Cheers!

What are IBU’s?

September 19, 2010

Basically, International Bitterness Units (IBU) are a measure of a beer’s bitterness.  Here is a definition from wikipedia:

The International Bittering Units scale, or simply IBU scale, provides a measure of the bitterness of beer, which is provided by the hops used during brewing. Bittering units are measured through the use of a spectrophotometer and solvent extraction.

http://en.wikipedia.org/wiki/Beer_measurement

Some commercial beers have the IBU measurement printed right on the bottle.  However, most home brewers don’t have a spectrophotometer as part of their personal beer brewing equipment.

Cheers!

 

The Great American Beer Festival 2010

September 18, 2010
Best Wishes to everyone at The Great American Beer Festival.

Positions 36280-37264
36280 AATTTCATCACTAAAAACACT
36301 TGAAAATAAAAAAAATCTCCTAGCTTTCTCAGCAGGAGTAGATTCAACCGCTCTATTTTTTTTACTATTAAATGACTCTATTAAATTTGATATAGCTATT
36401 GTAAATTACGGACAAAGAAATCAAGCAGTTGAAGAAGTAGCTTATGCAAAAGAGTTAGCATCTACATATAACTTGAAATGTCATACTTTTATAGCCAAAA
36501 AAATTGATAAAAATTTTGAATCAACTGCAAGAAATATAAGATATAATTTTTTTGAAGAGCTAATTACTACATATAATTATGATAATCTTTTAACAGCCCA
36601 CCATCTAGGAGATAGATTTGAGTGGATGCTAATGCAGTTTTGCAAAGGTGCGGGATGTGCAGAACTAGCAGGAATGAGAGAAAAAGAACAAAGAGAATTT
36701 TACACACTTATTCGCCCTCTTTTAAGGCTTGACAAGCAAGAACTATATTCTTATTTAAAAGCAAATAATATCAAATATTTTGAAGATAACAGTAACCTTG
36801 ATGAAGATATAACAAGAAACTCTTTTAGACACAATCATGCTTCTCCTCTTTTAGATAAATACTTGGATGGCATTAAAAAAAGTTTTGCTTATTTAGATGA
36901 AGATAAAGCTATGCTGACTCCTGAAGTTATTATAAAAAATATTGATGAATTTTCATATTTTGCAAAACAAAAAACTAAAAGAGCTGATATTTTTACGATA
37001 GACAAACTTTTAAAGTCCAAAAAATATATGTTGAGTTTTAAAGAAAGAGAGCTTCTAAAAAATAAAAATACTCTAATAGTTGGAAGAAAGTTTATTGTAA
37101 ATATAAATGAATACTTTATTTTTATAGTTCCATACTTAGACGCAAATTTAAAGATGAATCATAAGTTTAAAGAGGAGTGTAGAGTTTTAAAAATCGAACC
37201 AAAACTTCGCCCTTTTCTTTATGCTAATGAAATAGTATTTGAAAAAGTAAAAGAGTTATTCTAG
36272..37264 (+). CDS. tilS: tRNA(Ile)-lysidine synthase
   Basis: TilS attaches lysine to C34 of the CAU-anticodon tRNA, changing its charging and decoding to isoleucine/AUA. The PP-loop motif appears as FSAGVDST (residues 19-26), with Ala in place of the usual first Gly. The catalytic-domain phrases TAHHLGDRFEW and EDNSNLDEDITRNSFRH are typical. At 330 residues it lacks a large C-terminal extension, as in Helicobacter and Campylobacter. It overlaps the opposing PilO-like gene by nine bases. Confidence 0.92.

If you’re not familiar with The Great American Beer Festival, it is Sept 16-18 in Denver, Colorado.  It is listed as one of the top 1,000 places in the US to visit before you die.

Here is a good description of the event from their website.

According to the Guinness Book of World Records®, there is no other place on earth where a beer aficionado can find more beers on tap. The Great American Beer Festival is the American brewing industry’s top public tasting opportunity and competition. Tasting sessions will offer attendees the opportunity to tour America’s brewing landscape, one ounce at a time, with access to more than 2,000 different beers from more than 450 of the nation’s finest breweries. The GABF gathers practically every type of beer from all of the regions of the country, and are arranged geographically on the festival floor. The festival allows visitors to taste the largest number and the widest variety of hand-crafted products in the American beer industry.

For more information visit:  http://www.greatamericanbeerfestival.com/

Cheers!